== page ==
A Bit More about Chinook Crash

Having read today’s papers on the Chinook crash (e.g. Michael Settle’s piece in the Herald), I thought I’d post a short follow on comment from my blogpost of yesterday (see below).

First off, if I were Mike Tapper, the father of pilot Jonathan Tapper who was tragically killed in the crash, I’m pretty sure that like him and any Dad I’d have spent years trying to change the verdict of the MoD.  His single-mindedness is truly commendable.  And it’s quite possible that his comment that the problem is now one of lack of leadership from Labour was made on the spur of the moment. Yet I think it’s important to understand something about the politics, if I can call it that (and with a small ‘p’), of the MoD.

I’ve spoken personally to a number of former Labour Defence Secretaries about this. They were all extremely engaged with the issue and naturally feel strongly for the bereaved families (all 29). Boards of Inquiry following accidents, though, are very much ‘hands-off’ for ministers; and who would want it any other way? It’s very much about experts making expert judgements, just like command decisions in the field.

The fundamental problem for senior RAF officers is that once it’s been accepted that visibility on the day was patchy and that there was no radical loss of height before the crash, then it’s impossible to avoid the conclusion that the pilots should have been flying well above, or around, the obstacle, as per standard operating procedures in poor visibility. Regardless of whether there was a technical problem or not, the fact remains that the aircraft would not have hit the Mull of Kintyre if the aircraft hadn’t been flying low.

David Davis MP, quoted in the article above, seems to be aware of this key point and calls for the MoD to look again at the ‘gross negligence’ decision, rather than suggest that the board made an error in determining the height of the aircraft as the key factor.  He has an arguable case, but it’s one with wide military implications and that really can’t be a matter for politicians to crudely overrule experts.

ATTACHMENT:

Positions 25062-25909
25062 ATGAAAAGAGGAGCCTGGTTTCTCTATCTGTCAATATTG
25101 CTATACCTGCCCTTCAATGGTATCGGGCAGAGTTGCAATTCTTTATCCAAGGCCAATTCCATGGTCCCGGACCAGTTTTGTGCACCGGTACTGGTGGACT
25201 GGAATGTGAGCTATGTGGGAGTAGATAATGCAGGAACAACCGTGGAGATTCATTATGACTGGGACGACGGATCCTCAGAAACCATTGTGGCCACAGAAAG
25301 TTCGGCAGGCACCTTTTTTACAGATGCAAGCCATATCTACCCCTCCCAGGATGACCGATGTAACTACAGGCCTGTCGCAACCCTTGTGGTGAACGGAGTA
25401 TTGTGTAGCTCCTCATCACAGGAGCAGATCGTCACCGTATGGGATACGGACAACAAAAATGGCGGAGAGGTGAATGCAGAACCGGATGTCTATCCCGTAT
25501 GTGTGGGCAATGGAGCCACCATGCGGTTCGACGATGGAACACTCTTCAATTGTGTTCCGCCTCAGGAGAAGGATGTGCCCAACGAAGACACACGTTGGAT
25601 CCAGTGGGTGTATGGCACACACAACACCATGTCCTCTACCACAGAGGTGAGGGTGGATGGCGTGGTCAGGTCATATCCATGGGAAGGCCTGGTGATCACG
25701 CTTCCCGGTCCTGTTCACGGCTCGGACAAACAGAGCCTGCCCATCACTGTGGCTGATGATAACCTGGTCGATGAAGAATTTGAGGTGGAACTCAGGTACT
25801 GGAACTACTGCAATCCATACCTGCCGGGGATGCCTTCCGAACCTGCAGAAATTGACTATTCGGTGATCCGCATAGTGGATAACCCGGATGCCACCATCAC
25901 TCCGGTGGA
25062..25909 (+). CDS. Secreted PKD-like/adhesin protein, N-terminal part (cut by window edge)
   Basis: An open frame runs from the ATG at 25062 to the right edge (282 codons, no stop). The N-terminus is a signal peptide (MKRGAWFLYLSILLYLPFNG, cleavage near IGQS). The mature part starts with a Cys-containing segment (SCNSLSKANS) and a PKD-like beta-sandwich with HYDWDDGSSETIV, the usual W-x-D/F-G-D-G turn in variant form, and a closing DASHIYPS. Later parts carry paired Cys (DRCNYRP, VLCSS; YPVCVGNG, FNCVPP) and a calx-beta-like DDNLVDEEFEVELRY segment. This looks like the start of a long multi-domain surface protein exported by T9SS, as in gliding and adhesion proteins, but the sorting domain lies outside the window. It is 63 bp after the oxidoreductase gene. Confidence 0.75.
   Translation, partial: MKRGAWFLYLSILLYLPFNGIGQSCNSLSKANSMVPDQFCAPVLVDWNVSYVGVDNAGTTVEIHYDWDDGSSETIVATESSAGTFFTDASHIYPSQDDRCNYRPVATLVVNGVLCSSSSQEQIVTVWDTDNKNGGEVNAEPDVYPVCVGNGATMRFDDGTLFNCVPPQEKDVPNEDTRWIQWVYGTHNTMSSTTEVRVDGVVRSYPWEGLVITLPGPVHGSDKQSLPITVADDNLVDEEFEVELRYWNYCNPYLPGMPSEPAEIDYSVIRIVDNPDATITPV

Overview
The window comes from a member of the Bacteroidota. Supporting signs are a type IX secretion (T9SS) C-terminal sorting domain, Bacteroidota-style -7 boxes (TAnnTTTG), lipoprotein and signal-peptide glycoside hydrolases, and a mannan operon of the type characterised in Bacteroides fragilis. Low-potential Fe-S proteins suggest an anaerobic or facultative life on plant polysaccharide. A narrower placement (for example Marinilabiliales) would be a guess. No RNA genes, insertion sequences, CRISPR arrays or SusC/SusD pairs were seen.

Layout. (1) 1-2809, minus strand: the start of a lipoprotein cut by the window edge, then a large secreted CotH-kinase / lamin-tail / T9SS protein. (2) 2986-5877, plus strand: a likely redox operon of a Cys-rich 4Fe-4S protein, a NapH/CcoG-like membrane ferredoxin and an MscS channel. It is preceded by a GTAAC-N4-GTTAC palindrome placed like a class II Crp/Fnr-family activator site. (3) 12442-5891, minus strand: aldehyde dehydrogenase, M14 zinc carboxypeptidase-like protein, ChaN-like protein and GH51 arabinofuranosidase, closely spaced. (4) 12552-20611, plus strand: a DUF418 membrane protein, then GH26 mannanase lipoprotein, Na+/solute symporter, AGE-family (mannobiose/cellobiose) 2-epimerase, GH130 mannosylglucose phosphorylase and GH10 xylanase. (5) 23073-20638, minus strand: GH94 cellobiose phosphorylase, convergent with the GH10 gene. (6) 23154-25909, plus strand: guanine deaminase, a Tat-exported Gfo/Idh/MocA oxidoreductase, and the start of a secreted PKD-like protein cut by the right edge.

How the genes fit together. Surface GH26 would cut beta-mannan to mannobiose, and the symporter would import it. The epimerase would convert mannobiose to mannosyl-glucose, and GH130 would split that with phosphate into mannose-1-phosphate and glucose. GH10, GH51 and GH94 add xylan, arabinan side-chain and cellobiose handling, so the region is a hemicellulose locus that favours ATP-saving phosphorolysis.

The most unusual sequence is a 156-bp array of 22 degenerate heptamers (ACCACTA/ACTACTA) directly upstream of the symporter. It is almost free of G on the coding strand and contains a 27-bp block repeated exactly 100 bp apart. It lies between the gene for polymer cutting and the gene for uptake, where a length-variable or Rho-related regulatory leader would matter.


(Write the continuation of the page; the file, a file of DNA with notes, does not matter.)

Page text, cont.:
Ministers can, at best, hint about what they’d like to see happen (and it’s pretty obvious what that is) but there’s an important line they mustn’t, and don’t, cross.

And it’s worth considering this.  Once it was accepted that the pilots were in the wrong place, it would have been possible to have an open and intelligent analysis of why that was the case.  Were they subject to fatigue?  In which case perhaps work routines had to be adjusted.  Were there other pressures upon them?  Generally, for example, it’s more comfortable for passengers to fly high. But it’s not unusual for occasional passengers to want to fly low for other reasons and for pilots to oblige where they judge it’s safe. In all of this, it’s important to remember that 27 of the dead weren’t pilots and their families will have wanted to know why their loved ones died.

For my own part, and as a politician and Dad, I feel the same as David Davis. Military folk take great risks on our behalf and perhaps ‘gross negligence’ is too harsh a verdict. If senior officers can alter this, then that would be fine and appropriate.  But I’d counsel strongly against trying to falsely interpret the whole thing as party political – since that would imply that if the Tories win the election (which I hope they won’t) they would immediately intervene in operational military matters.  That would be a disaster, and I imagine it’s why Liam Fox MP, Shadow Defence Secretary, has kept his own counsel on the matter.

I truly hope all the families get the comfort they deserve, but it mustn’t be done by politicians acting as armchair Air Marshals.


Mull of Kintyre Chinook Crash and the MoD